According to director Ridley Scott, there are very few deleted scenes from Alien: Covenant. It may not have set the box office alight and received divisive reviews, but Ridley Scott’s return to the sci-fi horror franchise he birthed in 1979 is nothing if not ambitious, serving as both a prequel to Alien that explains the origins of the xenomorph and a sequel to previous outing Prometheus that extends its grand themes of creation.

There is a lot of Covenant that audiences saw before release that wasn’t in the film, however. Two prologues – one detailing the crew of the eponymous vessel before cryosleep and the other detailing what happened to the survivors of Prometheus between movies – used extensive fresh footage (including proper appearances from James Franco and Noomi Rapace respectively) and several trailers focused more on the human heroes, specifically Katherine Waterston’s Daniels on the Covenant before discovering the horrors of the Engineer homeworld. These apparently aren’t deleted scenes, though.

Speaking with Collider, Ridley Scott discussed his editing process and during the conversation stated that there weren’t many deleted scenes from the film:

Ridley Scott: The only reason I occasionally take my hat off to screenings is you think you know everything, but you know you don’t. Something inordinately simple you’ve assumed everyone understands and they don’t. That’s the key thing, isn’t it? You know when it’s a bit too long. And also, if you’re a bit too long you then ask “Right speed? Too slow? Too fast?” If they go, “no, too fast” you go “sh*t, I’ve got to slow down” – because as you edit, you can get weary and want to cut, cut, cut.

Collider: Oh, so were there a lot of deleted scenes?

Scott: No.

Michael Fassbender: I don’t think so.

Scott: I always come out at almost 2:23 first cut, look at it, and go “I’ve got to get to two hours”.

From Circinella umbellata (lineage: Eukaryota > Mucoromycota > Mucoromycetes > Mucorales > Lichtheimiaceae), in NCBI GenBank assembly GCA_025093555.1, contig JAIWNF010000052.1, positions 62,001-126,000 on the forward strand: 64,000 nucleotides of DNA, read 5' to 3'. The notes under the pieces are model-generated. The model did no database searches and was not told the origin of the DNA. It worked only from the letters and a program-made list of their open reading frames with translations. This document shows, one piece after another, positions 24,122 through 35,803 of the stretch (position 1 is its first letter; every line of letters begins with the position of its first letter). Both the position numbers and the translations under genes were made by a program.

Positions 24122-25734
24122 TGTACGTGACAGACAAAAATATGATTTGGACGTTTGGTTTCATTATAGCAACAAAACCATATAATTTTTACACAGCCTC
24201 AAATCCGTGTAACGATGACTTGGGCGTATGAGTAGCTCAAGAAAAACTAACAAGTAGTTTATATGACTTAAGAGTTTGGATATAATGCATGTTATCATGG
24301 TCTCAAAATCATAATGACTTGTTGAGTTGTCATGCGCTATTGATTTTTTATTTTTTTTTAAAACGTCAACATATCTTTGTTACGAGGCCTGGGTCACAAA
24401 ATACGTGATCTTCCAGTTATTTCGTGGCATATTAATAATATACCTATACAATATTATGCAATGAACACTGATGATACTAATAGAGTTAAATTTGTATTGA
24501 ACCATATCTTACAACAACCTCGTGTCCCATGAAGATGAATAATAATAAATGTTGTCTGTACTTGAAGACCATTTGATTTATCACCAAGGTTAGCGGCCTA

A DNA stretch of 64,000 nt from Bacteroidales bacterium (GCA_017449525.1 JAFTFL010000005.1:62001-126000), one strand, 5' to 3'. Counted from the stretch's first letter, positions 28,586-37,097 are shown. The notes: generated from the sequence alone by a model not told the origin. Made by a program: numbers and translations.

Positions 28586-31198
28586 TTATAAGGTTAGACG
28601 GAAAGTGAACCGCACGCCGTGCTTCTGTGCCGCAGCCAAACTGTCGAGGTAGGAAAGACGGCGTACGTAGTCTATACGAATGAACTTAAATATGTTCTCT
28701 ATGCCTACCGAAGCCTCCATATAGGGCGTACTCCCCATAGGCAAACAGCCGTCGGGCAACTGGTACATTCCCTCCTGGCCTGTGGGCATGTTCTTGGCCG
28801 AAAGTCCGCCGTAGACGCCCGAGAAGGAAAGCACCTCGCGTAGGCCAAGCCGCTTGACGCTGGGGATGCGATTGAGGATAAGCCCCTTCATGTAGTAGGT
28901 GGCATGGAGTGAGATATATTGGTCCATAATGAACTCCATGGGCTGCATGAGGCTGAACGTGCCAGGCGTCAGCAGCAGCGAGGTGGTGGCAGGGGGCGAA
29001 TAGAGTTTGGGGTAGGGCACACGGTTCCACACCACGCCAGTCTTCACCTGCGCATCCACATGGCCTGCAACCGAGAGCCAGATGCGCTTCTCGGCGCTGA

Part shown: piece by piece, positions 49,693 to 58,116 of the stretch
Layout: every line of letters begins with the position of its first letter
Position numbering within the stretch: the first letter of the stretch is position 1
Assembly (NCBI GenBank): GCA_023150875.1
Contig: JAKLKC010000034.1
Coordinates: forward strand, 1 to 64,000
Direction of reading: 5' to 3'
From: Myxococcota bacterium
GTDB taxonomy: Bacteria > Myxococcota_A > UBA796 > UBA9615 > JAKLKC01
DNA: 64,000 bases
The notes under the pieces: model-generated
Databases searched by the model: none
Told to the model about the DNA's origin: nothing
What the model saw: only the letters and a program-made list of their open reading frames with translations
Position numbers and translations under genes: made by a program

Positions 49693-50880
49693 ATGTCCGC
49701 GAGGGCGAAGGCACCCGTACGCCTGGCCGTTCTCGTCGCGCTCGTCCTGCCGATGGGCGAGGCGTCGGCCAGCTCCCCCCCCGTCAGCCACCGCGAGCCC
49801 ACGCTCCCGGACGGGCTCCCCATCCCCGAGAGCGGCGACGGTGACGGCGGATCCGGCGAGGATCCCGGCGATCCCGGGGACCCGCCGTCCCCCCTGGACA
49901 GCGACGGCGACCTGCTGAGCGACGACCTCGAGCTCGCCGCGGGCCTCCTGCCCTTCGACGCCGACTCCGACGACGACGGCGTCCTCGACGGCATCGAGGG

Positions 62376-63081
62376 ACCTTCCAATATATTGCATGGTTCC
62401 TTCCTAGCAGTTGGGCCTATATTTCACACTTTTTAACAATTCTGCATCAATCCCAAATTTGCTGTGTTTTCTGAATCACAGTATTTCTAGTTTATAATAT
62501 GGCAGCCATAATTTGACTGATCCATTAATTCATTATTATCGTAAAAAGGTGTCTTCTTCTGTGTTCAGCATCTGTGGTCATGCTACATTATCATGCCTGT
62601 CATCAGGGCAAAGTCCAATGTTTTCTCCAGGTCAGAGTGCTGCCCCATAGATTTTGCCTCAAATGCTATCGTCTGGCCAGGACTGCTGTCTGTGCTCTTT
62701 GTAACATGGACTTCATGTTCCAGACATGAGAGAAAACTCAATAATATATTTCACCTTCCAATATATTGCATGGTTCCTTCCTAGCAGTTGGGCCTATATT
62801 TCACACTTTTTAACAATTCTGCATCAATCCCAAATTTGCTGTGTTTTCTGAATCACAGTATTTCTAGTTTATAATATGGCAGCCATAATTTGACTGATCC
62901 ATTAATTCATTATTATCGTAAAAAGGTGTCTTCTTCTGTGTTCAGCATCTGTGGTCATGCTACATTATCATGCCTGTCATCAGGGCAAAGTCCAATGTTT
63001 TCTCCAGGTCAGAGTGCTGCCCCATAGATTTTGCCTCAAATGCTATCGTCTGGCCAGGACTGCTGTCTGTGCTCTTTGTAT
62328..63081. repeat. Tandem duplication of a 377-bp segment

Michael Fassbender as David in Alien Covenant Prologue Alien: Covenant Has Very Few Deleted Scenes

Alien: Covenant as released comes in at two hours, three minutes. That does of course mean that around twenty minutes of footage was lost between Scott’s initial edit and the finished product, but from what he says about his process, particularly in reference to test screenings and how they altered pace, it was mostly existing scenes being trimmed rather than entire swathes of content being cut. This is a similar situation to Rogue One; despite extensive reshoots, the Star Wars Story reportedly doesn’t have much in the way of full, completed scenes that were removed.

These comments would seem to indicate that all the marketing footage was only ever intended to be used in trailers. This has been the prevailing explanation and would be similar to Prometheus, which constructed an entire TED talk by Guy Pearce as Peter Weyland to drum up hype. Although it is possible that there were reconstituted from cut footage and only don’t count as “deleted” in the director’s mind because Fox found a later purpose from them. Indeed, if Scott was forced to cut ten plus minutes of his film, the banter between the crew would be an obvious candidate to go.

And even if the scenes are just trimmed, there’s the possibility of more content in those slight chops; Prometheus had several “alternate” scenes that better explained the Engineer’s sacrifice in the opening and what Weyland wanted from his creator in the climax.

In the past year, there’s been a rise of high-profile “Extended Cuts” that “improve” the theatrical cuts, most prominently with the DCEU, and we’re now seeing a movement in the other direction, with a lack of deleted scenes viewed as indicating a purer directorial vision. The most recent case is Wonder Woman, which reportedly has no cut scenes at all. For Covenant, though, we’ll have to wait for the home release to see if anything of substance comes from what Scott removed.

Next: Alien: Covenant’s Ending And Twist Explained

Source: Collider

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